Bubba Bolden, Miami (FL): Bolden is an incredibly active player who doesn’t stop until the play does. Watching Miami film, his number 21 shows up time and time again as he gets over to assist on plays. Last year was his first as the Hurricanes’ starter, and he was an instant big impact player with four forced fumbles, an interception, and 74 total tackles. His 6’3″, 204 frame and 2020 tape is a big part of a high ceiling for him, he just has to sure up his tackling and show he can be just as impactful in coverage as he was overall last year.
Jalen Catalon, Arkansas: Catalon’s name is going to be discussed throughout the season for one big reason: He hits. HARD. His highlight reel is filled with those big shots, but he is more than just an intimidator. Catalon is an all-around safety, forcing a pair of fumbles and making 99 tackles, but also defensing seven passes and intercepting three. He breaks quick on passes and when diagnosing a carry and is a full-speed and high-energy player.
Trent McDuffie, Washington: McDuffie didn’t get long to show off in 2020 — Washington played only four games — but he still had an interception, forced fumble, and 14 tackles, and made enough noise to receive some preseason All-American recognition this fall. Whatever he ends up running at the Combine, McDuffie plays even faster, getting to his spots in a flash and showcasing a ton of twitch on the field. If he puts himself closer to his assignment in man coverage on a routine basis to not rely on his closing speed as much, he will be a draft riser.
Daxton Hill, Michigan: In only six games last season (albeit as a starter), Hill exceeded his production from a full 13-game season (as a backup), taking full advantage of his increased responsibility to be a playmaker for the Wolverines. Hill had 46 tackles, averaging almost eight per game, while picking off a pass and defensing five. His has elite, 4.3 speed for a safety which leads to considerable range playing as a single-high. The more he builds off the shortened 2020 season and shows he can be a versatile playmaker (he can play out of the slot, too), the better position he is in to declare for 2022.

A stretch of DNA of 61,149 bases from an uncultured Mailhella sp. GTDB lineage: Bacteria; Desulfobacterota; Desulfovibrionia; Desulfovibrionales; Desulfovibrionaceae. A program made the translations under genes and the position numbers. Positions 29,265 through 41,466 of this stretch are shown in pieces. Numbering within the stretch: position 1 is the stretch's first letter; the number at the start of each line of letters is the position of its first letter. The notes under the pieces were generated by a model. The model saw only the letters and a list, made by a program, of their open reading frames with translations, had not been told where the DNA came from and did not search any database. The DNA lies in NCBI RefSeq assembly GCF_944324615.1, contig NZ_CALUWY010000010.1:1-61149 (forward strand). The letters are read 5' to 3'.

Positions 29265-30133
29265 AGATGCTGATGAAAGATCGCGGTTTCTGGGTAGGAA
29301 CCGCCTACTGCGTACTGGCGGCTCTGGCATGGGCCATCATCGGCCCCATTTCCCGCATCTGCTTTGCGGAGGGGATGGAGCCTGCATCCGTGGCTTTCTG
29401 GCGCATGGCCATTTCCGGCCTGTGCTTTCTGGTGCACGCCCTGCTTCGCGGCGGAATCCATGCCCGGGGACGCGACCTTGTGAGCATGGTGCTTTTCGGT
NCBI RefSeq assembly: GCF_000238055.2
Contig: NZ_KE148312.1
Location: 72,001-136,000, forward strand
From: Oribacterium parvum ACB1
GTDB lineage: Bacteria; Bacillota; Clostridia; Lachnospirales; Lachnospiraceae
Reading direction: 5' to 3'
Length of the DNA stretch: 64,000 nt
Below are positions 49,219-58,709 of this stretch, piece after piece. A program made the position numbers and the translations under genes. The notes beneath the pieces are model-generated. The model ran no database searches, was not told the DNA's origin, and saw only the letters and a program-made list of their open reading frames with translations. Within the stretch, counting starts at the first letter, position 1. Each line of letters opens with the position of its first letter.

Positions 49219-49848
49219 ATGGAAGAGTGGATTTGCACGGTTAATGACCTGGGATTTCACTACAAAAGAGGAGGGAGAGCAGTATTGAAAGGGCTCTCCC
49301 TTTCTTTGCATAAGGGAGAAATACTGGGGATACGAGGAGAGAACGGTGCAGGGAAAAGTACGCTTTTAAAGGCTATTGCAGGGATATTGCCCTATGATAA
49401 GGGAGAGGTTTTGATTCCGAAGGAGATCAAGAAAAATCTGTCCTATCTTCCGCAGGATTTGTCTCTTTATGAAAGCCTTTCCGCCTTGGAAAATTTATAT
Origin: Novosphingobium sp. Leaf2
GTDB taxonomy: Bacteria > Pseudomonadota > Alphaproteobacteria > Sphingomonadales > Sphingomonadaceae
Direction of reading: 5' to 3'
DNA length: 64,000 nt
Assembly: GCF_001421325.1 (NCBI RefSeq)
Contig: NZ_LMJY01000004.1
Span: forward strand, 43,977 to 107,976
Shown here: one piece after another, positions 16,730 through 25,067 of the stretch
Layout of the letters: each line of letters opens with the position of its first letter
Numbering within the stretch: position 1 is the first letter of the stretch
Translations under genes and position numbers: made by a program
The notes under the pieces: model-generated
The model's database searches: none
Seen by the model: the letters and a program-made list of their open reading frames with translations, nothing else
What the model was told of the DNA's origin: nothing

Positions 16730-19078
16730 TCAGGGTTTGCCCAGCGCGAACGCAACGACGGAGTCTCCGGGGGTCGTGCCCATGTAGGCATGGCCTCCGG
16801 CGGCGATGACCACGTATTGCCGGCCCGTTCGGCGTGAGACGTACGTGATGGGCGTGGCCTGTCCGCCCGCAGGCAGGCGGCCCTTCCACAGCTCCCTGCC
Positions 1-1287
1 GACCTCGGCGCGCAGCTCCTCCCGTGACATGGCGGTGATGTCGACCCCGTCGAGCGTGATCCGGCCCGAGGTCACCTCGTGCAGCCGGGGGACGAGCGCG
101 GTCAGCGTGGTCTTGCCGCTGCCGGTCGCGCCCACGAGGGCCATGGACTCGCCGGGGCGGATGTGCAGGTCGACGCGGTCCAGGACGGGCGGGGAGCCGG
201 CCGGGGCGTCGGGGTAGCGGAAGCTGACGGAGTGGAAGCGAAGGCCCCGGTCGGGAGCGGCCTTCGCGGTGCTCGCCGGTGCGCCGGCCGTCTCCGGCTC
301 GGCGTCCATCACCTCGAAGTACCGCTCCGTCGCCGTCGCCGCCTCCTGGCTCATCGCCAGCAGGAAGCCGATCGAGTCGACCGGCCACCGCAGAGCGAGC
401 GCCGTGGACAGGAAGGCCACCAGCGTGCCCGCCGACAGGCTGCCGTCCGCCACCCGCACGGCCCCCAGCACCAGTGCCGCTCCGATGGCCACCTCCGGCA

Mykael Wright, Oregon: Wright failed to intercept a pass in 2020, his sophomore year and first as a start, but that was in part because he played good enough defense quarterbacks chose not to challenge him as frequently. A Pac-12 first-teamer who played strong in man to man, Wright is a sticky corner who plays better than a one-year starter. He is another who could rise considerably on draft boards, particularly for teams running a man-focused defense, and will only help his stock by showing a quicker close on passes when not lined up in press or tight man off the snap.